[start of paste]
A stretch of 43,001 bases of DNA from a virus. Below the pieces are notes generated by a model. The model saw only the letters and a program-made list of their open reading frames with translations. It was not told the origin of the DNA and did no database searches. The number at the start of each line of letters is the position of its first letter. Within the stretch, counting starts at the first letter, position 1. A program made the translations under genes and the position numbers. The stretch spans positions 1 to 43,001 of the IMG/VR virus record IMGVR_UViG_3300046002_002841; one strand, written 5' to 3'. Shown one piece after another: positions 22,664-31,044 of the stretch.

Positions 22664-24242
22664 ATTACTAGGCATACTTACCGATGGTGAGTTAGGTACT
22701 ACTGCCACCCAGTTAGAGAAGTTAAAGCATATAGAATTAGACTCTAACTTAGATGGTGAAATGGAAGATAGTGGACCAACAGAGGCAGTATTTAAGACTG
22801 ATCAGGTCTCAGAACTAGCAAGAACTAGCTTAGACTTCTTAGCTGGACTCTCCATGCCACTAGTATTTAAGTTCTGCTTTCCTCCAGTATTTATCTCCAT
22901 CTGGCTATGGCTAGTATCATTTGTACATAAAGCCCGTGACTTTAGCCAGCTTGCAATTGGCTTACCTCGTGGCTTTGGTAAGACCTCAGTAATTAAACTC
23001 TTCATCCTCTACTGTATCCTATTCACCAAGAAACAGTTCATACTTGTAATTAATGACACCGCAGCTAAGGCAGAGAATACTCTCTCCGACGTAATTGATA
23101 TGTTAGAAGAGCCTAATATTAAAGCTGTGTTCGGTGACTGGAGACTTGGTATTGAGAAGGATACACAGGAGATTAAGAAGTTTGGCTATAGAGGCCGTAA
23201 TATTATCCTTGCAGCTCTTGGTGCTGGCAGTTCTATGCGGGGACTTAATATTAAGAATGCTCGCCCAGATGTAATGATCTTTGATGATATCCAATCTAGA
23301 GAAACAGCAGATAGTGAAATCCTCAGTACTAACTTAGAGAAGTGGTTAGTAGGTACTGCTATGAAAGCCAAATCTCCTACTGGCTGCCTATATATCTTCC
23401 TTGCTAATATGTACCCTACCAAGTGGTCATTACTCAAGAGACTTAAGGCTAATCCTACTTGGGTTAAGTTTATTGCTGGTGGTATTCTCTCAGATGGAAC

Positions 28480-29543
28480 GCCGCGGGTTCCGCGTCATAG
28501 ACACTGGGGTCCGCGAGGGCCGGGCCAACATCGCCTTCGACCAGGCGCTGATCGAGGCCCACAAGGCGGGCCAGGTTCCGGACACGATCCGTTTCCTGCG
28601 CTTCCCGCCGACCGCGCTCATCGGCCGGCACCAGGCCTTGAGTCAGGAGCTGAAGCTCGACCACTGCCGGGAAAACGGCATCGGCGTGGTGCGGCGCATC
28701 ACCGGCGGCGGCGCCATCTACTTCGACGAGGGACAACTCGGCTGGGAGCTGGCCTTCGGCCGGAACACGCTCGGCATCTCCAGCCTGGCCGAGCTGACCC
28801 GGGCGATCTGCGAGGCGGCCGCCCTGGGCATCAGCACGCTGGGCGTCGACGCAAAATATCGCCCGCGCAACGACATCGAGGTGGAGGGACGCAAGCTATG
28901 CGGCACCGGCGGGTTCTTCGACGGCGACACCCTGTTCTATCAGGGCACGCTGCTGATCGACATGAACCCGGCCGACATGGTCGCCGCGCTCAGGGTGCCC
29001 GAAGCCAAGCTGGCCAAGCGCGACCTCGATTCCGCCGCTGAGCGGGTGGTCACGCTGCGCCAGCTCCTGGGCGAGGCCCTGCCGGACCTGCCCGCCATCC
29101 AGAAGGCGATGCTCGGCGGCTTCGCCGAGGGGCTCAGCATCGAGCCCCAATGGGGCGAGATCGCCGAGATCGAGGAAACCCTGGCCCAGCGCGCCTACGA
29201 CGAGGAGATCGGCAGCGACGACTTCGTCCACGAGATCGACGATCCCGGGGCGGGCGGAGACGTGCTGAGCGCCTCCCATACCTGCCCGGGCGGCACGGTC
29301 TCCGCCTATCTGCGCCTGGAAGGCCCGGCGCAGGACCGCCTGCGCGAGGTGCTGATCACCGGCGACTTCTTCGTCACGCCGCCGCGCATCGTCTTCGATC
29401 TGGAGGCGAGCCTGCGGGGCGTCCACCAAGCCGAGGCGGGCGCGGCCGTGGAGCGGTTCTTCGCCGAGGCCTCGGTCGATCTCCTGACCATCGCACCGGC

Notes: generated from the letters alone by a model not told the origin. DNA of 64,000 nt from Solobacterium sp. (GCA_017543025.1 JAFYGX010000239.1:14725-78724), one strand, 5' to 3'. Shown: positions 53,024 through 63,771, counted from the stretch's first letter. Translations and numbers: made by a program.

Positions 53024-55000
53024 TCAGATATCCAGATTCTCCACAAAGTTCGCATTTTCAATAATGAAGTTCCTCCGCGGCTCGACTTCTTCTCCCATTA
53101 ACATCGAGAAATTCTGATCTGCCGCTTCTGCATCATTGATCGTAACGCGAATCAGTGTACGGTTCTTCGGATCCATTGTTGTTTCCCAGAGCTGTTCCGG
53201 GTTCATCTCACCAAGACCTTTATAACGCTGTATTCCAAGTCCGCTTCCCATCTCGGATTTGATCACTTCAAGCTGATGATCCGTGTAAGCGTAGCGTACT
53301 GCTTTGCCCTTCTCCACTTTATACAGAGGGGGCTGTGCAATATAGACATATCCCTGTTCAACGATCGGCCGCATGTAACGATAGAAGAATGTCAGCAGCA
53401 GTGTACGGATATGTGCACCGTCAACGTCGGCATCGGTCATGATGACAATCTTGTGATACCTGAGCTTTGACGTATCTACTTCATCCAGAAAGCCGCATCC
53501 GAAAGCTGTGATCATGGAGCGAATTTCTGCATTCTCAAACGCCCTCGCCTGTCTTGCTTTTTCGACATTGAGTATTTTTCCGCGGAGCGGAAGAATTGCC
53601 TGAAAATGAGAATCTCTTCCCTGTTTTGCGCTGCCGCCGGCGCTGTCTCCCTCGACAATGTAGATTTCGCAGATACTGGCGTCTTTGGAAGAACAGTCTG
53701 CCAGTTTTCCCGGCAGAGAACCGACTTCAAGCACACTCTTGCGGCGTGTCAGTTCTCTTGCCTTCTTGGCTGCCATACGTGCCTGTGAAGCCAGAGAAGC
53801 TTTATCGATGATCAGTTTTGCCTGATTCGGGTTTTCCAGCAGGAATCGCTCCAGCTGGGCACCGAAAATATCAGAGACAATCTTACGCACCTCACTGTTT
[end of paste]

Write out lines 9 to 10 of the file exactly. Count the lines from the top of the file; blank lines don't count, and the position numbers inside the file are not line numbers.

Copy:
23201 TATTATCCTTGCAGCTCTTGGTGCTGGCAGTTCTATGCGGGGACTTAATATTAAGAATGCTCGCCCAGATGTAATGATCTTTGATGATATCCAATCTAGA
23301 GAAACAGCAGATAGTGAAATCCTCAGTACTAACTTAGAGAAGTGGTTAGTAGGTACTGCTATGAAAGCCAAATCTCCTACTGGCTGCCTATATATCTTCC